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This year the annual Interactive Fiction competition has been running again, now into its 23rd year. I’ve played and judged the games in every year, and this year was no exception.

A major challenge this year was the sheer number of entries. 79 different games to play. Fortunately judges don’t have to play them all! Just 5 need to be rated for your scores to count towards the final ratings, and there is a month and a half to do this in. I aimed for more, and ultimately managed to judge 40 of the games, so just over half the entrants.

The games are a mix of more traditional parser-based text adventures (like Infocom etc. in the past) and web-based clickable interactive stories. The latter is a fairly recent addition to the interactive fiction scene, but growing in popularity, and fun to play. But parser games are still being written, and were present in sizeable numbers this year.

A wide variety of genres of game were present, ranging from ones set in the real world, through fantasy, sci-fi, horror and even more. There’s a particularly entertaining classification scheme online, which I recommend reading.

The games are also widely varied in terms of length. Some were very short, less than 15 minutes or so. But many were an hour or two, posing challenges for how to pick which games to play in the time available.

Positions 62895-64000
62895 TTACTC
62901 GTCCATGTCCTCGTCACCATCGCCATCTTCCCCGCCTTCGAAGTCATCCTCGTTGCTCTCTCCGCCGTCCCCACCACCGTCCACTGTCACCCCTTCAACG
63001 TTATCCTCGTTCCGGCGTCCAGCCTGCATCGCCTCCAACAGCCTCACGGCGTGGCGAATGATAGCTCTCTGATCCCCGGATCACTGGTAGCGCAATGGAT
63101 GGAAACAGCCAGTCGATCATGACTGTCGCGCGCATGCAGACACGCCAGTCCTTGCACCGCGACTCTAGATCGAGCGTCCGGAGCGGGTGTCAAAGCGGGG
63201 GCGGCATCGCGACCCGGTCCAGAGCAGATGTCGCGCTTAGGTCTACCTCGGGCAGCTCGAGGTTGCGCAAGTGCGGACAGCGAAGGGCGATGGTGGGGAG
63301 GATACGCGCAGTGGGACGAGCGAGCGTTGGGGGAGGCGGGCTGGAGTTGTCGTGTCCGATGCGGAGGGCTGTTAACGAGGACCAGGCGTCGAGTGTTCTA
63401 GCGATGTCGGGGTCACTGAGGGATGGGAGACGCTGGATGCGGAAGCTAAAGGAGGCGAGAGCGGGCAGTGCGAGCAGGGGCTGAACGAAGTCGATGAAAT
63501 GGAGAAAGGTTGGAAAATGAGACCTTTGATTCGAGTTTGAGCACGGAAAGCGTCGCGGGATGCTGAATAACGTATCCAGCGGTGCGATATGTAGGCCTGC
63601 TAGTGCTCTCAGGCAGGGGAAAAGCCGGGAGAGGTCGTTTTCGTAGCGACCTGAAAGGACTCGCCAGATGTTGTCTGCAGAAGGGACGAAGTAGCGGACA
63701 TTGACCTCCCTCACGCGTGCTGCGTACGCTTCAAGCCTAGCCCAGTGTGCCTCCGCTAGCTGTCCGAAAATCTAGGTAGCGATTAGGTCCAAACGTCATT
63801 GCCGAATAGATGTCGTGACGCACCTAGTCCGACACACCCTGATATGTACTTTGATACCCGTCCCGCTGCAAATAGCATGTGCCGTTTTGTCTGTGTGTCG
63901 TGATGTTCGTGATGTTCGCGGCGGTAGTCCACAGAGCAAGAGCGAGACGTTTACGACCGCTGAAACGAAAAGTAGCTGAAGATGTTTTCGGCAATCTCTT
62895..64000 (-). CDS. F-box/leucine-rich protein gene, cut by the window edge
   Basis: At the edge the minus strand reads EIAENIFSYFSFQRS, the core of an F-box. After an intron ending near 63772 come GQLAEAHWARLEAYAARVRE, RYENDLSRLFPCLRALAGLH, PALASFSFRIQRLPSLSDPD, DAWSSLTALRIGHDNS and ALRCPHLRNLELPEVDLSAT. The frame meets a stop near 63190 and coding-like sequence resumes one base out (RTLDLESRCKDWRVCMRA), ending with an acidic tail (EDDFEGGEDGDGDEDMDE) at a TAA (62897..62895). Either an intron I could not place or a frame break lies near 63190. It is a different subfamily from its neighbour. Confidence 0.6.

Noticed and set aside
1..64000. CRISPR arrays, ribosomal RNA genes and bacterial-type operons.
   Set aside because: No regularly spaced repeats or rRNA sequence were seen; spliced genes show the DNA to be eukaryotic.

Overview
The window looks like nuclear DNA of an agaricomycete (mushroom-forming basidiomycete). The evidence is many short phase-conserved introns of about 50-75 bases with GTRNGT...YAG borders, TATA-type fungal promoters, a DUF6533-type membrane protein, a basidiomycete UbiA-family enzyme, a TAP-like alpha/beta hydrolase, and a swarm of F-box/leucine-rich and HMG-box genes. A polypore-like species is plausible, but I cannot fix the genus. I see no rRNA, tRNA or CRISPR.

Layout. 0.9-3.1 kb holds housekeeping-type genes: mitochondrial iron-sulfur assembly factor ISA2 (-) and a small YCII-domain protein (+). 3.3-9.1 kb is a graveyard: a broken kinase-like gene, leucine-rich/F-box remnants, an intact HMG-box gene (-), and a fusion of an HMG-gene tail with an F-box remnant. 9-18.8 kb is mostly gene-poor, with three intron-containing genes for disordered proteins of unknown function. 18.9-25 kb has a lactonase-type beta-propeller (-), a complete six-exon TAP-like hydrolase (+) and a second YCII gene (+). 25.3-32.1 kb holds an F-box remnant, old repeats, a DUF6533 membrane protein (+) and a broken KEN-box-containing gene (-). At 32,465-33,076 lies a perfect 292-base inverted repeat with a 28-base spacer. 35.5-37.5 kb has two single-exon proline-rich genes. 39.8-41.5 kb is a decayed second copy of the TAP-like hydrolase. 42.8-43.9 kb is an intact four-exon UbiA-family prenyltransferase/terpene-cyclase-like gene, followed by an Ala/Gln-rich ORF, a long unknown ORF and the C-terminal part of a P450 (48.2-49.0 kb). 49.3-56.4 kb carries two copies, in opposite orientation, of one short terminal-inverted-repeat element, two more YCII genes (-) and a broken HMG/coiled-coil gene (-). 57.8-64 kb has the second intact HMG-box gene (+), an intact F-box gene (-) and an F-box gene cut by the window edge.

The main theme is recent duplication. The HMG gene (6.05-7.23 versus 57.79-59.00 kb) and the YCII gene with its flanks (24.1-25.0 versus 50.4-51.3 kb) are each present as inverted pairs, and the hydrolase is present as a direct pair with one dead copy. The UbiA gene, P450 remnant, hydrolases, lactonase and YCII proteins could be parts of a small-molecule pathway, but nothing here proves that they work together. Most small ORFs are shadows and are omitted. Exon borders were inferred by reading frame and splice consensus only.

Fortunately the IF Comp website provided some help, generating an individual randomised list for each judge, as well as full random each time, and alphabetical. I used my personal random list to start working through the games. I started with the shorter games, quickly playing a dozen or so of these. Then I moved to longer ones. I played a mix of parser and clicky, and generally alternated between these. Over the nearly seven weeks of judging I probably put in about 30 hours of play. But it was spread over many weeks, and many play sessions. The key thing for me was to keep nibbling at the task, week after week.

The scoring scheme we are asked to use is to score between 1 and 10, but each judge can devise their own criteria. My ratings are grouped in pairs, e.g. rubbish; poor, some merit; good; promising; excellent. And for each of those I have 2 votes to choose from e.g. 7 or 8 for promising etc. Each judge uses their own scoring system, all entered as 1-10 in the site.

My votes in this year's IF Comp